versity on the heels of yet anoth¬ 
er sweet victory. After defeating 
both Skidmore and Union 8-1, 
the Panthers were prepared for 
battle with New England Small 
College Athletic Conference 
(NESCAC) rivals Wesleyan and 
Tufts. In the spring of 2001, Mid¬ 
dlebury faced these teams twice, 
winning one match against each 
school. With last season in mind, 
the Panthers knew this road trip 
was a true test of ability as well as 
their mental toughness. 

Against Wesleyan, the Panthers 
showed remarkable grit and de¬ 
termination. Jeannie McIntosh 
’05 (6-1, 6-2) and Lindsay Free¬ 
man ’05 (6-2,6-1) were victorious 
in the number five and six singles 
positions, respectively. Middle¬ 
bury was also very successful in 
doubles, winning two out of three 
matches. The pair of Ariella 
Neville ’03 and Kristin Baker ’04 
won 8-5, and McIntosh and Free¬ 
man posted an 8-4 victory. 
Kristin Baker’s three set singles 
match (4-6, 6-2, 6-2) was the de¬ 
ciding factor in Middlebury’s 5-4 
win. Freeman commented,“Wes¬ 
leyan was the first really strong 
team we’ve faced this season. The 
competition was tight, and it 
came down to Baker’s three-set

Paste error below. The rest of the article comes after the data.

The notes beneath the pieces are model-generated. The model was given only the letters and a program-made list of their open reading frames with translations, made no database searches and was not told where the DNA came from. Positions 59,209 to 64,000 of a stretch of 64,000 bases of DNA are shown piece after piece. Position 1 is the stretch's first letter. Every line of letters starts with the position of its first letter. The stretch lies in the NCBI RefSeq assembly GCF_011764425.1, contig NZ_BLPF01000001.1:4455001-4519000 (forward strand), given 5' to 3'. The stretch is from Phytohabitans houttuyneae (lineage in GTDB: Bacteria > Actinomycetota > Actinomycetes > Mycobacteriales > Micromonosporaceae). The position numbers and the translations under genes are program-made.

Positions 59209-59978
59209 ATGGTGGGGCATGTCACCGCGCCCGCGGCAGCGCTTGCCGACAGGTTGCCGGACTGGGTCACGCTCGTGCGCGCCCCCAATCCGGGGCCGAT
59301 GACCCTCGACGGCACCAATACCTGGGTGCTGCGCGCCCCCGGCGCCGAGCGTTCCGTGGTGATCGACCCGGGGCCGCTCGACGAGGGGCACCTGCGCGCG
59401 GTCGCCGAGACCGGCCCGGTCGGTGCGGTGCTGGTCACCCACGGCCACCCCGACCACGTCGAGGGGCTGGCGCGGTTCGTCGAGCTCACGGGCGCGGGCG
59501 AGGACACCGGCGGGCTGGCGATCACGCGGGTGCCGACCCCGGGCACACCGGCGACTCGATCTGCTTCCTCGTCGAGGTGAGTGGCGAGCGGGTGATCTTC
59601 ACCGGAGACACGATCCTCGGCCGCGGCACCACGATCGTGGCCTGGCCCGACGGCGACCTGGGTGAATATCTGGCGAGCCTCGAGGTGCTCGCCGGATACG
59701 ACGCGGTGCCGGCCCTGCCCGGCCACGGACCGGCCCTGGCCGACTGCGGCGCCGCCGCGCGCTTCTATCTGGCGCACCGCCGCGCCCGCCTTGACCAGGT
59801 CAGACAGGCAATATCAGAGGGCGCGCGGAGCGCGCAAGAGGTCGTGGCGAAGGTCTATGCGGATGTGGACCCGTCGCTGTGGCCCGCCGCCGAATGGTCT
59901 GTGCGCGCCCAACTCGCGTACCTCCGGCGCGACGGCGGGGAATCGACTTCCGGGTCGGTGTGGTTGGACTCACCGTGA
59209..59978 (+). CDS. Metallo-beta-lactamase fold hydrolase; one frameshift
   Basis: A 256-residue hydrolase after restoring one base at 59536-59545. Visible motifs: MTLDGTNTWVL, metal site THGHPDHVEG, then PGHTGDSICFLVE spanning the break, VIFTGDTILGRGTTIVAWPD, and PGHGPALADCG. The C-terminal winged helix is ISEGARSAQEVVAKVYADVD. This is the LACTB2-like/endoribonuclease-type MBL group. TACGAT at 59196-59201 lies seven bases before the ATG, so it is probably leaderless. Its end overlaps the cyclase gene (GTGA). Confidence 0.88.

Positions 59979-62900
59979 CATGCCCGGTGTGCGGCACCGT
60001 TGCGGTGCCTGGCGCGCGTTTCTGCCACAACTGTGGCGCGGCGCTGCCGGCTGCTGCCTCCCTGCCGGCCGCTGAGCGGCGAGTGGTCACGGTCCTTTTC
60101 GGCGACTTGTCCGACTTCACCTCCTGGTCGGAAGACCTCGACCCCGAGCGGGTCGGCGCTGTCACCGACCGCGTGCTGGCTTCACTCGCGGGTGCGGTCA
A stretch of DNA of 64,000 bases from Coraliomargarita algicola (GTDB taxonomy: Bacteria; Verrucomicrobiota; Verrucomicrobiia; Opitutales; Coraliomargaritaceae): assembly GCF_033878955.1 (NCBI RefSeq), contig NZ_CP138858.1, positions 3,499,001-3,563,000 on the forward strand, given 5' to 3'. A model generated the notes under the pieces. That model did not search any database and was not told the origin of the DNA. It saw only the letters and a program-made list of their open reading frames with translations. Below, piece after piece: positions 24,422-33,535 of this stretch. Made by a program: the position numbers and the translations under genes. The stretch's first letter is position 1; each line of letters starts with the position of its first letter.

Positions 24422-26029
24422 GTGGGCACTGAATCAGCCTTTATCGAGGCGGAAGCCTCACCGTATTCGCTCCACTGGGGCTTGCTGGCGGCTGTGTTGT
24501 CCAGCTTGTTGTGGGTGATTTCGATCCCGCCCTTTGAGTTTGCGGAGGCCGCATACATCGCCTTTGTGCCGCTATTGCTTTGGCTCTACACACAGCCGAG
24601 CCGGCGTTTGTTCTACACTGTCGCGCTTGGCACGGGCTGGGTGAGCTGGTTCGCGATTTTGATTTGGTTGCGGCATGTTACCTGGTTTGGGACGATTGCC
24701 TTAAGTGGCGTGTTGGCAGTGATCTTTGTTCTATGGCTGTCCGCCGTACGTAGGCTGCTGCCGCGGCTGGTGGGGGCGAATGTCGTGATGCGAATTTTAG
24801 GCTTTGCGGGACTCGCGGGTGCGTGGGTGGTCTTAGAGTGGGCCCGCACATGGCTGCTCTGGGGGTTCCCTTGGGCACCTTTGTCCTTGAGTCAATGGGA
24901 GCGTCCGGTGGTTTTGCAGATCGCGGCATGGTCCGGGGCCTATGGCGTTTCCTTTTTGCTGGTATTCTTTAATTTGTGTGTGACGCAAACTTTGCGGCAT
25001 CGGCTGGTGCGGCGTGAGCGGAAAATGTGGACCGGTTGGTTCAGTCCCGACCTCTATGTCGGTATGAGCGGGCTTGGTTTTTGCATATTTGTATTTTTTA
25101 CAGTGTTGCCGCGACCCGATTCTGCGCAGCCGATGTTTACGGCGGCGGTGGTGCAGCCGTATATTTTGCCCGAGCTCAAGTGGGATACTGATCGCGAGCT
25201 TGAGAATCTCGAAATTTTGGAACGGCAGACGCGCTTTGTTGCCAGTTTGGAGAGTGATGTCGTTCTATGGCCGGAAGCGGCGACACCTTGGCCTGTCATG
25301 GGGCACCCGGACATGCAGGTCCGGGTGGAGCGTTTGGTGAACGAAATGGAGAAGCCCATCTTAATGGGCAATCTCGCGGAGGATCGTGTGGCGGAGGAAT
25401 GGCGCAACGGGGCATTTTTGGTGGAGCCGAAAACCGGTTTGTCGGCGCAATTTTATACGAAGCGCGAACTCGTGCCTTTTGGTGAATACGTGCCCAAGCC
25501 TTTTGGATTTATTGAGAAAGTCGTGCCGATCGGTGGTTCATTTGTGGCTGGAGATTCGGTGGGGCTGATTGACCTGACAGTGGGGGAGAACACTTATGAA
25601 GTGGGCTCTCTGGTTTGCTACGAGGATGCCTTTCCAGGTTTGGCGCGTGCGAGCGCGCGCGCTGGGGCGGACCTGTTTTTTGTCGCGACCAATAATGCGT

match, but this win was really a 
complete team effort. We set out 
to beat [Wesleyan], and we stayed 
focused throughout the entire 
match.” 

The following day, the Panthers 


traveled to Boston to take on the 
undefeated Jumbos of Tufts Uni¬ 
versity. Tufts won every match; 
making them 24-0 in singles play 
with a 9-0 overall record, having 
already defeated Colby College, 
Bates College and Smith College 


this season. Freeman reflected, 
“Tufts is one of the best teams in 
the NESCAC. We put up a really 
good fight, and the matches were 
much closer than the score re¬ 
veals.” The Panthers may not have 
(see Panthers , page 29) 


Duking it out 



Louisa Conrad 


Participating in an intramural soccer matchup, two players lunge for 
the ball on a sunny afternoon last week.